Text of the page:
Rivers once had meaning to societies. This meaning was associated with agricultural practices, spiritual connection with nature, social interaction and the combination of all these different activities and functions which were enjoyed by the whole community. Today these rivers have little (if any) meaning to society. Meaning has been lost due to neglect, pollution and crime. The spirit of community once associated with these rivers is now under threat. The purpose of this study was to explore the potential of a river system in creating meaningful places for a shared sense of community. It therefore presents an attempt at re/claiming this meaning, through the application of community design theory, with a river’s edge intervention that connects people with others, and communities with the river. The design process started with a site analysis to highlight the challenges and opportunities of the study area, local framework area, masterplan area and focus site. Existing frameworks and precedent studies assisted in compiling guidelines and design principles for the project. The study found that by dealing away with the current negative image of the river and re-introducing activities that the community values, these spaces can be re/claimed as meaningful people spaces. Community design, informed by the concept of place-making, is an appropriate theory for revitalising the river systems which cut through urban landscapes and disconnect communities. This study suggest that a landscape design based on community ethics, aspirations and cultural values i.e. social aspects of landscape architecture, is most likely to succeed in the long run as it creates a sense of belonging and ownership.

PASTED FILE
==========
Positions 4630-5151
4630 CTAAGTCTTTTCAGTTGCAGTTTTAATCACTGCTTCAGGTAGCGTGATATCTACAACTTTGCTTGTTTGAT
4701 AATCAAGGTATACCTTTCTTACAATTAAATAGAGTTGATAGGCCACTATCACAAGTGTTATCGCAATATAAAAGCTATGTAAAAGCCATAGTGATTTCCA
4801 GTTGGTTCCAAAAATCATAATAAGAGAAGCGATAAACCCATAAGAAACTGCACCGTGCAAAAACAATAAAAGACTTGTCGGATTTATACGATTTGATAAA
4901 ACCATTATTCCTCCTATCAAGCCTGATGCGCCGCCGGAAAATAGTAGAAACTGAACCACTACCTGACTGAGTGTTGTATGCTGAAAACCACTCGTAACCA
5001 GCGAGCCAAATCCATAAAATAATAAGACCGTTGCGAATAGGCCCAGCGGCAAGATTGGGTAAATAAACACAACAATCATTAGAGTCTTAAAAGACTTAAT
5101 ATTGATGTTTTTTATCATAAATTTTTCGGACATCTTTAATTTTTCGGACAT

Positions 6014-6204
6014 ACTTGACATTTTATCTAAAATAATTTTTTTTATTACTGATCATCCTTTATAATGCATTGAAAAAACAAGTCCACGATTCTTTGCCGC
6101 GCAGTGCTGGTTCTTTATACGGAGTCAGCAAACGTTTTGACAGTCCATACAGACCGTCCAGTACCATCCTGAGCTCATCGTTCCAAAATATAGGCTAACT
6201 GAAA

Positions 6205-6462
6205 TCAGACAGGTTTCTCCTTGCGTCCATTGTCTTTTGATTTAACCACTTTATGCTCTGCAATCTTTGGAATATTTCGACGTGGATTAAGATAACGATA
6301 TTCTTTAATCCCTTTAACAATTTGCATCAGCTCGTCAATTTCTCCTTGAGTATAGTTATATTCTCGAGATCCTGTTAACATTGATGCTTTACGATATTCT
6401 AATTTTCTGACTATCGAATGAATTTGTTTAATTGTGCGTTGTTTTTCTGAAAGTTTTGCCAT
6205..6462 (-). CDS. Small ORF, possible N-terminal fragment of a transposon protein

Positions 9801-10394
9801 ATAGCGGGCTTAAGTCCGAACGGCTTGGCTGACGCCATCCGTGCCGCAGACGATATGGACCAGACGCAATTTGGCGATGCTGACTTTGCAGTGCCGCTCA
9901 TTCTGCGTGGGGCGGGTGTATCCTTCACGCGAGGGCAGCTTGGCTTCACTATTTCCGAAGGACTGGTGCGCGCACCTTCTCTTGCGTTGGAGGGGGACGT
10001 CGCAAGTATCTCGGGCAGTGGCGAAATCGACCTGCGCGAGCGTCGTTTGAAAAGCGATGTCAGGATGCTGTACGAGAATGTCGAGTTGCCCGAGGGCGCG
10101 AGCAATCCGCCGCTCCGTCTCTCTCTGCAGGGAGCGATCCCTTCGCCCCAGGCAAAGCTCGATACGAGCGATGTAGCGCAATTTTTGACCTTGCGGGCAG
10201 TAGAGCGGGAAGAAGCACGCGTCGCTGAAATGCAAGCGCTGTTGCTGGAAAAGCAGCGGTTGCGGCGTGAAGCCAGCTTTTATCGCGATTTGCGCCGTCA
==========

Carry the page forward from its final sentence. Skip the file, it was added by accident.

Dissertation (ML(Prof))--University of Pretoria, 2012.